Sunday, September 11, 2011

The Sync Whole

infinity in reflection . . .
(the tip in the pit)

The alchemist picked up a book that someone in the caravan had brought. Leafing through the pages, he found a story about Narcissus.

The alchemist knew the legend of Narcissus, a youth who knelt daily beside a lake to contemplate his own beauty. He was so fascinated by himself that, one morning, he fell into the lake and drowned. At the spot where he fell, a flower was born, which was called the narcissus.

But this was not how the author of the book ended the story.

He said that when Narcissus died, the goddesses of the forest appeared and found the lake, which had been fresh water, transformed into a lake of salty tears.

"Why do you weep?" the goddesses asked.

"I weep for Narcissus," the lake replied.

"Ah, it is no surprise that you weep for Narcissus," they said, "for though we always pursued him in the forest, you alone could contemplate his beauty close at hand."

"But... was Narcissus beautiful?" the lake asked.

"Who better than you to know that?" the goddesses said in wonder. "After all, it was by your banks that he knelt each day to contemplate himself!"

The lake was silent for some time. Finally, it said:

"I weep for Narcissus, but I never noticed that Narcissus was beautiful. I weep because, each time he knelt beside my banks, I could see, in the depths of his eyes, my own beauty reflected."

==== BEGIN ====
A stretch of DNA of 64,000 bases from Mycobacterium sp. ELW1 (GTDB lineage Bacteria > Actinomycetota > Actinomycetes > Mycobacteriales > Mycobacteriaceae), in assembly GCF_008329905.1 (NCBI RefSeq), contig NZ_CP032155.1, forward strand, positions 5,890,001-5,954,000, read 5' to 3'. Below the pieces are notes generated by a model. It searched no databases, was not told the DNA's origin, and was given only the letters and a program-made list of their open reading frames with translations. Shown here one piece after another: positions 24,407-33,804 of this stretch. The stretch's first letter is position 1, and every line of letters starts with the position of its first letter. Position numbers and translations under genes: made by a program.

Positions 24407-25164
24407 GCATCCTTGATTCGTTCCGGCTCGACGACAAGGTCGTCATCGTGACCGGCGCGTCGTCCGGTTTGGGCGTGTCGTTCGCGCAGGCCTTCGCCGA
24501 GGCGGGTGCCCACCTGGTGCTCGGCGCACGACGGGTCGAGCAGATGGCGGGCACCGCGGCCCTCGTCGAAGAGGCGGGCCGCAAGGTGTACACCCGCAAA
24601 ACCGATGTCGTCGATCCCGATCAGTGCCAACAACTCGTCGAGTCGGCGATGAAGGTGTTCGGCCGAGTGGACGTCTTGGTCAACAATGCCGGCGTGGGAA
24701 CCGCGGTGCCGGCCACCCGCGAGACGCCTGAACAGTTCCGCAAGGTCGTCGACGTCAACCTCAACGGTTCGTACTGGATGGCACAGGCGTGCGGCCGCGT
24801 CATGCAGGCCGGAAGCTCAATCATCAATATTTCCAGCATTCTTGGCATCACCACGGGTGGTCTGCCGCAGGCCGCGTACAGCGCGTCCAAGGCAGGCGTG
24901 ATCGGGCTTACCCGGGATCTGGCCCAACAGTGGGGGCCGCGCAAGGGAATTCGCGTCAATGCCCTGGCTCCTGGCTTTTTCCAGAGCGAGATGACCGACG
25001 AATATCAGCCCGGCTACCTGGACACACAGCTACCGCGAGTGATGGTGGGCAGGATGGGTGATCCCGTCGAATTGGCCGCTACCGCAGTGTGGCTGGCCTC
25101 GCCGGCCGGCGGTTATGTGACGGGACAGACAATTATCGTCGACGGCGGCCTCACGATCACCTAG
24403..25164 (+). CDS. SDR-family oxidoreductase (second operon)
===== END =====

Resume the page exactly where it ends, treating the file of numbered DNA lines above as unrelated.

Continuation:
"What a lovely story," the alchemist thought.

~The Alchemist Paulo Coelho

. . .


So he who hath the whole authority o’er [all] the mortals in the cosmos and o’er its lives irrational, bent his face downwards through the Harmony, breaking right through its strength, and showed to downward Nature God’s fair Form.

And when she saw that Form of beauty which can never satiate, and him who [now] possessed within himself each single energy of [all seven] Rulers as well as God’s [own] Form, she smiled with love; for ’twas as though she’d seen the image of Man’s fairest form upon her Water, his shadow on her Earth.

He in his turn beholding the form like to himself, existing in her, in her Water, loved it and willed to live in it; and with the will came act, and [so] he vivified the form devoid of reason.

And Nature took the object of her love and wound herself completely round him, and they were intermingled, for they were lovers. (Poemandres)